• One nice healthy bunch of kale (look way up near the rhubarb & parsley & other unloved greenery on the forehead-level shelves of your supermarket’s produce section, or just ask)
  • Several cloves of garlic, peeled and sliced or crushed
  • Sesame oil (available at Asian groceries or most regular supermarkets)
  • Cayenne pepper or Chinese hot sauce (or not, if you don’t like spicy food)
  • Sesame seeds (if you’ve got ’em; skip it if you don’t)
  • Soy sauce (I use the low-sodium kind, as I wish to keep my arteries a while longer)

First of all, fill a VERY big pot with water, add a bit of salt and bring it to a boil. This will be your Kale Monster Processing Bath, or KMPB.

Our two chief weapons are garlic, sesame oil, and a large cooking pot. .. Wait, I'll come in again (with apologies to Monty Python & the Spanish Inquisition).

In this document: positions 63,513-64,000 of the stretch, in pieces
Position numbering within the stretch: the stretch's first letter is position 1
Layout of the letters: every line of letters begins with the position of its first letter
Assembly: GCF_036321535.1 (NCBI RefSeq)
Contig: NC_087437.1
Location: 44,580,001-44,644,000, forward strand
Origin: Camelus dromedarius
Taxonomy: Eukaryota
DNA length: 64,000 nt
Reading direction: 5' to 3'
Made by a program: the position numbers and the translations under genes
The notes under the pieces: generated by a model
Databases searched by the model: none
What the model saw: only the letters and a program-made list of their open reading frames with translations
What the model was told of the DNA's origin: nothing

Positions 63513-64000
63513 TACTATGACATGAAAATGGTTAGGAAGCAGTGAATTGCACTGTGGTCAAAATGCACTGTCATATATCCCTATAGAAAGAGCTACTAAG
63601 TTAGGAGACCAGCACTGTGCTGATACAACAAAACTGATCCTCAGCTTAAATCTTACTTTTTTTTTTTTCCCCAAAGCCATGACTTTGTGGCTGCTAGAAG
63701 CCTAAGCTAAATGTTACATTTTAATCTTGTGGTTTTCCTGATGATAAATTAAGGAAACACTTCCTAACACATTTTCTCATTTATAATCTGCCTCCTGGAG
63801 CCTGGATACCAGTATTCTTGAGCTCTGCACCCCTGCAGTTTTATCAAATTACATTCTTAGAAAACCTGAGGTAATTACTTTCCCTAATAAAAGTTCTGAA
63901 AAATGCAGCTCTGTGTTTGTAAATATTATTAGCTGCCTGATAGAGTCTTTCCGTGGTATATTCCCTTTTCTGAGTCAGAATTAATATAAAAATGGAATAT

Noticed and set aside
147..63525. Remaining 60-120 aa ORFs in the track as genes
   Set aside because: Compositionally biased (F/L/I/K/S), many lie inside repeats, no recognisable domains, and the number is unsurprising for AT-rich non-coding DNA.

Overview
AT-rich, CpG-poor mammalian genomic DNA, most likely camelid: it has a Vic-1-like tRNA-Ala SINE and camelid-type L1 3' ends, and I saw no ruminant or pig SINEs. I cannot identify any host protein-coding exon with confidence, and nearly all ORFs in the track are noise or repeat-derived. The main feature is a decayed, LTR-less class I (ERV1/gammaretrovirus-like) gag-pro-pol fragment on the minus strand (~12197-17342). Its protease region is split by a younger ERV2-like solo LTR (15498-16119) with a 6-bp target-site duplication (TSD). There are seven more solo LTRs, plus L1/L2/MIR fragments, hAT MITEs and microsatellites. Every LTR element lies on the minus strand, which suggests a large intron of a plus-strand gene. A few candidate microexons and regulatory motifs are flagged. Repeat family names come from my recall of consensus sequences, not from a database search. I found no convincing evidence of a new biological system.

Next, fill your kitchen sink with cold water (yes, take out all the dirty dishes first, silly person) and unbundle the kale into it. There will be a LOT of kale. Seriously, it’s scary. But don’t be afraid: we’ll deal with this.

Swish the kale around to rinse it (unless you like sand in your dinner) and then cut the stem ends off and pile the washed kale in a big colander (the drainer thing with the holes in it).

Then cut the kale into biggish pieces — stems and all. By “biggish” I mean something you will reasonably be able to manipulate with chopsticks or a fork later when you get to the tasty “eating” stage of this exercise.